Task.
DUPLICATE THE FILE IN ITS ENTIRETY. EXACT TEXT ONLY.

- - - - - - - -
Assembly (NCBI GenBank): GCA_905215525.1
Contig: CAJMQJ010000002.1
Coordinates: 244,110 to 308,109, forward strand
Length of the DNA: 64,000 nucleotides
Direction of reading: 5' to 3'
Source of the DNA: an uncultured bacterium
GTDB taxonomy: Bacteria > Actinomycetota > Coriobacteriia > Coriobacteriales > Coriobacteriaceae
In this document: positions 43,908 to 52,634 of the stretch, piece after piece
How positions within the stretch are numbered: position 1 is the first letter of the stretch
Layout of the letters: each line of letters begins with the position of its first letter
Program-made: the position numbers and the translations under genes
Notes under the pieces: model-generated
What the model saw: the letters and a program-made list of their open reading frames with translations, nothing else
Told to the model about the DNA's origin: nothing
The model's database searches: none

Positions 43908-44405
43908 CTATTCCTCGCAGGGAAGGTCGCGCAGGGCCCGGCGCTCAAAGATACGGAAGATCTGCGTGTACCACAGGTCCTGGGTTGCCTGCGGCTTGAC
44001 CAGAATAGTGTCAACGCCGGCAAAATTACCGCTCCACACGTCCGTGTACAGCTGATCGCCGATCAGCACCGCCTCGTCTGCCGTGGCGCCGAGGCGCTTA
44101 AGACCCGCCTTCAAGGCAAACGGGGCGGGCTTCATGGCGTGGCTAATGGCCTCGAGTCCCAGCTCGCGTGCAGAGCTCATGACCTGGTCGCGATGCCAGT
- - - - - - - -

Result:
Assembly (NCBI GenBank): GCA_905215525.1
Contig: CAJMQJ010000002.1
Coordinates: 244,110 to 308,109, forward strand
Length of the DNA: 64,000 nucleotides
Direction of reading: 5' to 3'
Source of the DNA: an uncultured bacterium
GTDB taxonomy: Bacteria > Actinomycetota > Coriobacteriia > Coriobacteriales > Coriobacteriaceae
In this document: positions 43,908 to 52,634 of the stretch, piece after piece
How positions within the stretch are numbered: position 1 is the first letter of the stretch
Layout of the letters: each line of letters begins with the position of its first letter
Program-made: the position numbers and the translations under genes
Notes under the pieces: model-generated
What the model saw: the letters and a program-made list of their open reading frames with translations, nothing else
Told to the model about the DNA's origin: nothing
The model's database searches: none

Positions 43908-44405
43908 CTATTCCTCGCAGGGAAGGTCGCGCAGGGCCCGGCGCTCAAAGATACGGAAGATCTGCGTGTACCACAGGTCCTGGGTTGCCTGCGGCTTGAC
44001 CAGAATAGTGTCAACGCCGGCAAAATTACCGCTCCACACGTCCGTGTACAGCTGATCGCCGATCAGCACCGCCTCGTCTGCCGTGGCGCCGAGGCGCTTA
44101 AGACCCGCCTTCAAGGCAAACGGGGCGGGCTTCATGGCGTGGCTAATGGCCTCGAGTCCCAGCTCGCGTGCAGAGCTCATGACCTGGTCGCGATGCCAGT